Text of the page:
Rise in deaths whilst in treatment for drug and alcohol addiction, research shows

There has been a rise of 27% in deaths whilst in treatment for drug and alcohol addiction during the pandemic due to changes of support, a report shows.

Published by the Office for Health Improvement and Disparities, the figures show a 2% increase in the number of adults receiving help for drug and alcohol related problems from 2020 to 2021.

However, between April 2020 and March 2021, 2,726 people also died while in contact with these drug and alcohol services, which is up from 2,929 from the previous year. The report suggests that changes to support and reduced access to healthcare during lockdowns are likely to have been factors.

a woman rests her head on another person's shoulder

The proportion of deaths in those for treatment in alcohol addiction rose by a staggering 44% to 1,064 whilst opiate addiction rose by 20% to 2,418.

The report explains that, like other services, drug and alcohol addiction treatment services were affected by the need to protect staff and service users from Covid-19, which restricted face to face contact. Fewer people were therefore able to access in-patient detox treatment, as well as testing and treatment for side effects of addiction such as liver disease.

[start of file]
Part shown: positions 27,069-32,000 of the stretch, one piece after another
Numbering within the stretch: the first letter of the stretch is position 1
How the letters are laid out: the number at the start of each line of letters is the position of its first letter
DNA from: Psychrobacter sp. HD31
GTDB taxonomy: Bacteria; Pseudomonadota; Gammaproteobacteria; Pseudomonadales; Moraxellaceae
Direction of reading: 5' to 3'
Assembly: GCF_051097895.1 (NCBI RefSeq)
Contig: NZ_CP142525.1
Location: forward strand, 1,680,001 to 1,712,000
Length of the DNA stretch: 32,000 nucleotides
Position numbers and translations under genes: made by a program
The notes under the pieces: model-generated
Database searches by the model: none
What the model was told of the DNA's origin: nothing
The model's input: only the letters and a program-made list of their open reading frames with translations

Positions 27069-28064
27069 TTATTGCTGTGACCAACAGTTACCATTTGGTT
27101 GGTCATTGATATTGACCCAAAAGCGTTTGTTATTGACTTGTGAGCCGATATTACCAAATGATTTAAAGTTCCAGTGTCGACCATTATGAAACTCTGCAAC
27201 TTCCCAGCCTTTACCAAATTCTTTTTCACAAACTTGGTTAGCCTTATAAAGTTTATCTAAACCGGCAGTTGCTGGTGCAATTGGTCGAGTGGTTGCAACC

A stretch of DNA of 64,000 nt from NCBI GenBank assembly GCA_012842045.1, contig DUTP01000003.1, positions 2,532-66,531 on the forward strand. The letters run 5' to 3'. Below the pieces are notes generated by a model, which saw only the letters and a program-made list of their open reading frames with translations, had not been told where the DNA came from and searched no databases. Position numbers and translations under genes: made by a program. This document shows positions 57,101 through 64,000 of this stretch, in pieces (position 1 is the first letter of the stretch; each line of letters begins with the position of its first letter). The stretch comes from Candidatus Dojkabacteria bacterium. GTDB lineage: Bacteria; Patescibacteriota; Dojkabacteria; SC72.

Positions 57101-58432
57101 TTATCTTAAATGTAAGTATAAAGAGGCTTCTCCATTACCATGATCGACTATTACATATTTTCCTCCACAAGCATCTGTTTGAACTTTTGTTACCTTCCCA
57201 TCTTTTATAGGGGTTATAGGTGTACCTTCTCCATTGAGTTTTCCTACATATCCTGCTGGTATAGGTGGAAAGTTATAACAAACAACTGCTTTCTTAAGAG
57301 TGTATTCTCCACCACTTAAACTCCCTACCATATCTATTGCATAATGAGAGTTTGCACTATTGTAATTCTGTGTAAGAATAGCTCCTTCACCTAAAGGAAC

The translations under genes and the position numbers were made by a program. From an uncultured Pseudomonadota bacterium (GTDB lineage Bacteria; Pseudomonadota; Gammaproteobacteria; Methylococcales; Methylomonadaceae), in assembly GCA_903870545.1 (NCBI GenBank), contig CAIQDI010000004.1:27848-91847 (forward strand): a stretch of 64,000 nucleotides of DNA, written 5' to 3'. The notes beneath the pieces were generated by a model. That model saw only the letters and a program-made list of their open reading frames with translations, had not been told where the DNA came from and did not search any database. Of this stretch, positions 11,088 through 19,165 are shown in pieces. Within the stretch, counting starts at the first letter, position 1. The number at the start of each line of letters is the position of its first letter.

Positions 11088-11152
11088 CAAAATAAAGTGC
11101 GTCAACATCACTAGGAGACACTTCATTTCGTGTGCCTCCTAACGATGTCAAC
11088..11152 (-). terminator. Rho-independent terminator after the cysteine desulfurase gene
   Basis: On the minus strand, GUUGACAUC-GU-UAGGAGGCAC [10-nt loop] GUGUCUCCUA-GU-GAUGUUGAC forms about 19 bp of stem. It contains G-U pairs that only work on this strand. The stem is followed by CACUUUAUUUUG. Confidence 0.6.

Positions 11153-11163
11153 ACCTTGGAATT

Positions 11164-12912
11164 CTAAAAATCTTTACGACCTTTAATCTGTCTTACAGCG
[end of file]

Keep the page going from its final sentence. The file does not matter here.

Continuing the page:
The report goes on to say that several factors will have contributed to the increase in the number of service users who died while in treatment during 2020 to 2021.

High-risk drinking has been a knock-on effect of the pandemic, up by 64% in people from lower socio-economic groups during the pandemic. Psychiatrists are now calling for the government to give £396 million more a year to addiction and rehab services to tackle the increase.

Photo by Külli Kittus


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